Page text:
Dr Alfred Tomatis, a French Ear Nose and Throat specialist, developed a special interest in the field of sound therapy and auditory stimulation in the 1950’s. His evidence-based findings led him to develop an auditory stimulation technique, called the Tomatis® method.
What is Solisten®?
Solisten® is a Tomatis®-based listening and sensory stimulation programme. It stimulates and activates the auditory processing system, preparing the inner ear and brain to better receive, select and process auditory information by organising the sensory system on a neurological level. The purpose of this is to reactivate full listening potential in an individual. It combines the latest research in neuroscience and cognitive science and has been used effectively for over 50 years to help people across the world.
The Solisten® system is the home-based version of the larger Tomatis® programme. It is a portable digital device, which is accompanied by a set of specialized headphones that have a vibrator situated in the headband. The Solisten® device plays pre-programmed and specifically altered music through the headphones, which helps to improve the neural connection between the inner ear and brain.
The Tomatis® method, via the Solisten® device has shown to be effective for improving:
- Sensory processing
- Motor planning and motor coordination
- Emotional dysregulation
- Learning and language difficulties
- Executive functioning
How does it work?
The Tomatis® method, via the Solisten® device, exercises the tiny muscles in the middle ear to restore their full function, allowing the ear to hear and respond to all sound frequencies. By exercising the muscles in the middle ear, they become more responsive to sound and better equipped to accurately transmit messages to the brain. This develops the neural pathways required for accurate listening.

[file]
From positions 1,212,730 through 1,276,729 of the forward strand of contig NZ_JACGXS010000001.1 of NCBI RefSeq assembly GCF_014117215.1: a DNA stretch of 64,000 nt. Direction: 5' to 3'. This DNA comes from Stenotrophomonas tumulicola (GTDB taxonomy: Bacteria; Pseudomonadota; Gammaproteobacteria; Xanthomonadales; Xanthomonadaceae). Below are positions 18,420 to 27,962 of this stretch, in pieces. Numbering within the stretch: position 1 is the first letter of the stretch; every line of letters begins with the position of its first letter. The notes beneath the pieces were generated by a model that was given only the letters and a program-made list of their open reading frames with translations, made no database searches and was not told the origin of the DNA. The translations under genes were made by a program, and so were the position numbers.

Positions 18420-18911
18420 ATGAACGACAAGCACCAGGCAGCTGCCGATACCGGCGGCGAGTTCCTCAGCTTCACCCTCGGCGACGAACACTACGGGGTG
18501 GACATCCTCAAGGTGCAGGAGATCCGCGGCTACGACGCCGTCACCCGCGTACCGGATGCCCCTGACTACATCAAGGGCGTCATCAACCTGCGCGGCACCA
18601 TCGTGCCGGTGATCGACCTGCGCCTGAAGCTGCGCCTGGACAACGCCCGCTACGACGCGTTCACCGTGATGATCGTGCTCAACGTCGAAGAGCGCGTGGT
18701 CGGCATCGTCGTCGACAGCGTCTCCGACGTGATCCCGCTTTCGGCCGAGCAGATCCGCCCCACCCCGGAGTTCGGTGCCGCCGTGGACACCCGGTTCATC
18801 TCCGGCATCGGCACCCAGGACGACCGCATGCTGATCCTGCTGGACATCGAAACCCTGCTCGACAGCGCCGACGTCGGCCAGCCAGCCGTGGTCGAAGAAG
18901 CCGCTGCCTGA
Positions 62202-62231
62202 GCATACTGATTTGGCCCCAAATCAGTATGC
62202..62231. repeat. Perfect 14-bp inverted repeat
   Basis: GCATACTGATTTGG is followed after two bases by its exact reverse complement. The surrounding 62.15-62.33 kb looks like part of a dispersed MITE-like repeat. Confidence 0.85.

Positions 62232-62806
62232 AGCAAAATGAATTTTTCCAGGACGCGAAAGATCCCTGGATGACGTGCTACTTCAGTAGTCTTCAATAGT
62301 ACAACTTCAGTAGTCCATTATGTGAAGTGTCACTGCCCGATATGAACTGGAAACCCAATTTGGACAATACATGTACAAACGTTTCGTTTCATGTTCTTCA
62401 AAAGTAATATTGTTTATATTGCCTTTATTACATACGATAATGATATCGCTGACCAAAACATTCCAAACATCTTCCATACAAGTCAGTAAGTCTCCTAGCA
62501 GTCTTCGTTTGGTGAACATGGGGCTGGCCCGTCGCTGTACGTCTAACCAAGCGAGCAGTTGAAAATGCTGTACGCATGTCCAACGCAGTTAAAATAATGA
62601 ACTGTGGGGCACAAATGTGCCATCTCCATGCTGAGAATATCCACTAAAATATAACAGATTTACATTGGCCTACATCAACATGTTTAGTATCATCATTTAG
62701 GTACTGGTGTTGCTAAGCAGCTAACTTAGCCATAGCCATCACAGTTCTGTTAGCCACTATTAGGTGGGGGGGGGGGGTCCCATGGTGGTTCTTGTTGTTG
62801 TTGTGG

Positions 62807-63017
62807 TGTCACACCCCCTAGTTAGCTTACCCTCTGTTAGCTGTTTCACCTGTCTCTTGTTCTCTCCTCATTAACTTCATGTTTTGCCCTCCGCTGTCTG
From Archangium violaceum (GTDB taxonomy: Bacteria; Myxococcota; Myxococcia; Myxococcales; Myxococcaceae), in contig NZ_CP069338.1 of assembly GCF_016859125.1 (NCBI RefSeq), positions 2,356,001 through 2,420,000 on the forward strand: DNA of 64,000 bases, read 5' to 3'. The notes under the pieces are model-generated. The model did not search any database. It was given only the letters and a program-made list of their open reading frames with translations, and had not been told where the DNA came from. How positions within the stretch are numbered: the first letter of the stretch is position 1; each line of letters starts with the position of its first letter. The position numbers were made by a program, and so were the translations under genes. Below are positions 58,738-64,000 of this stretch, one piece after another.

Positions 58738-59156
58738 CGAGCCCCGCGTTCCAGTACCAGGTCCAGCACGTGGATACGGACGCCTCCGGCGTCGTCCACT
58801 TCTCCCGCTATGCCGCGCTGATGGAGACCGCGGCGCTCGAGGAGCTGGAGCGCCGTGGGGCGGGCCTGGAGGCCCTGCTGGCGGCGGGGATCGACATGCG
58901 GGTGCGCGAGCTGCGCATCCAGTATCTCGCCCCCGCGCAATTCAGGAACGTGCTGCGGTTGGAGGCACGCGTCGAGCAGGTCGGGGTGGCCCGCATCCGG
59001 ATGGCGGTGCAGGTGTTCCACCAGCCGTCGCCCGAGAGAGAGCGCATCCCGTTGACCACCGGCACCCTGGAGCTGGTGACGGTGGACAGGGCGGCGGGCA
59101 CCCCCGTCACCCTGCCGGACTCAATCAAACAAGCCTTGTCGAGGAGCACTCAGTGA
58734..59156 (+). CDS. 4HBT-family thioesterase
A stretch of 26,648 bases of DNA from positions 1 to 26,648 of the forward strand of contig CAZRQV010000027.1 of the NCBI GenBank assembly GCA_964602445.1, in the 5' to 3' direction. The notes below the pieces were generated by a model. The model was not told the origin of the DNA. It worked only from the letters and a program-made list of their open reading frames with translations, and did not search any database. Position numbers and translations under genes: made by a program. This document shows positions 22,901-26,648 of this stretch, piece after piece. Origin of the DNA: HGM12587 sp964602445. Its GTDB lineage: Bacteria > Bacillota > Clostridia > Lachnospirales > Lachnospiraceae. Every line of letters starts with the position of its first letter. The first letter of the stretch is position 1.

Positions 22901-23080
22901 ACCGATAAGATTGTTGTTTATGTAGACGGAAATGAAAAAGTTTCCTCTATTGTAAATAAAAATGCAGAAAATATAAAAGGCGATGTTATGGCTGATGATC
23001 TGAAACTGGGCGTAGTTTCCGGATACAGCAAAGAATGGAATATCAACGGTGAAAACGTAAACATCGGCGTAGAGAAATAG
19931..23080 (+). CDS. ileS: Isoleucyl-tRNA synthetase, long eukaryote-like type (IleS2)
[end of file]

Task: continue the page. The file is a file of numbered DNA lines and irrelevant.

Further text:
The ear and the brain are intricately connected to the whole body via a variety of pathways. Therefore, the Solisten® system not only changes the way the ear works, but also impacts the body as a whole. The ear is not only responsible for listening, but is also responsible for body movements and plays an important role in balance. Seven of the twelve cranial nerves are related to the ear anatomically, and are also stimulated when listening to the Solisten® system. This results in improved neural connectivity and organisation in the areas that these nerves innervate.
Furthermore, the ear houses 70% of the body’s energy potential. By stimulating the ear via the music played through the Solisten® system, the body is energized and attention is better sustained.
We need our auditory system to be well integrated so that we can access other sensory systems at the same time. For example, looking and listening at the same time, a task many children find very difficult.
How does sound travel?
Sound is conducted in two ways, firstly through air, via sound waves, and secondly through bone conduction. Air conduction provides refined information, whereas bone conduction provides muffled information. Sound travels ten to twenty times slower through air, because the air conduction of sound has a more complicated pathway to travel. Bone conduction of sound helps to prepare the ear to receive the sound waves. Therefore bone conduction of sound is integral to the adequate interpretation of sound.
The Tomatis® Effect is based on three researched laws
- That the voice can only contain what the ear can hear.
- If one’s hearing is modified, one’s voice is immediately and unconsciously altered accordingly.
- Phonation, can be altered and this change can be sustained, if auditory stimulation is maintained over time.
What makes Solisten® unique?
- The Solisten® system is the original auditory stimulation programme that makes use of the air and bone conduction of sound. This stimulates the auditory system via both mediums and not only the air conduction of sound. Bone conduction is calming and organising on a neurological level, which helps to prepare the ear to receive the various frequencies of sound.
- Solisten® uses a gating system, which involves the music constantly and frequently changing between low and high frequencies. This prepares the ear and brain to receive a wider band of sound frequencies. The constant changes between the low and high frequencies results in sound being unpredictable, which results in the muscles in the middle ear constantly contracting and relaxing, becoming stronger and more effective at transmitting sound.
- Filters within the music pieces allow for certain frequencies to be let through and others to be inhibited, so that selected music pieces allow for either heightened sensory organisation and a calming effect, or for more intense auditory stimulation, should that be indicated.